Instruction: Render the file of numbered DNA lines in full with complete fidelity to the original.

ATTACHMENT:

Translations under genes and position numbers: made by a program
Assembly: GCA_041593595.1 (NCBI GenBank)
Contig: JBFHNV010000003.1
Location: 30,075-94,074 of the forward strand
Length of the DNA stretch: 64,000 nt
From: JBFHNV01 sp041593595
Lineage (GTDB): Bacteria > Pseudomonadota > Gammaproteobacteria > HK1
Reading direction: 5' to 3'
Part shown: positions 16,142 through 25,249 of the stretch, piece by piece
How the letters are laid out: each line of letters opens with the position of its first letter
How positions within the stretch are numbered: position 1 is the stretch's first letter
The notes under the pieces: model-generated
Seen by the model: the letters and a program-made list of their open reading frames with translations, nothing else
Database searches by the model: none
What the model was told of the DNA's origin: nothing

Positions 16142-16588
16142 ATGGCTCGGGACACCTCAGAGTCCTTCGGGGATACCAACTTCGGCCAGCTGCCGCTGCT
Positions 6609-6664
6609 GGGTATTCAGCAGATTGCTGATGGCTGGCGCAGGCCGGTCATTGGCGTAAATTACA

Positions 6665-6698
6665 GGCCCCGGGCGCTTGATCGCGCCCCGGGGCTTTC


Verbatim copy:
Translations under genes and position numbers: made by a program
Assembly: GCA_041593595.1 (NCBI GenBank)
Contig: JBFHNV010000003.1
Location: 30,075-94,074 of the forward strand
Length of the DNA stretch: 64,000 nt
From: JBFHNV01 sp041593595
Lineage (GTDB): Bacteria > Pseudomonadota > Gammaproteobacteria > HK1
Reading direction: 5' to 3'
Part shown: positions 16,142 through 25,249 of the stretch, piece by piece
How the letters are laid out: each line of letters opens with the position of its first letter
How positions within the stretch are numbered: position 1 is the stretch's first letter
The notes under the pieces: model-generated
Seen by the model: the letters and a program-made list of their open reading frames with translations, nothing else
Database searches by the model: none
What the model was told of the DNA's origin: nothing

Positions 16142-16588
16142 ATGGCTCGGGACACCTCAGAGTCCTTCGGGGATACCAACTTCGGCCAGCTGCCGCTGCT
Positions 6609-6664
6609 GGGTATTCAGCAGATTGCTGATGGCTGGCGCAGGCCGGTCATTGGCGTAAATTACA

Positions 6665-6698
6665 GGCCCCGGGCGCTTGATCGCGCCCCGGGGCTTTC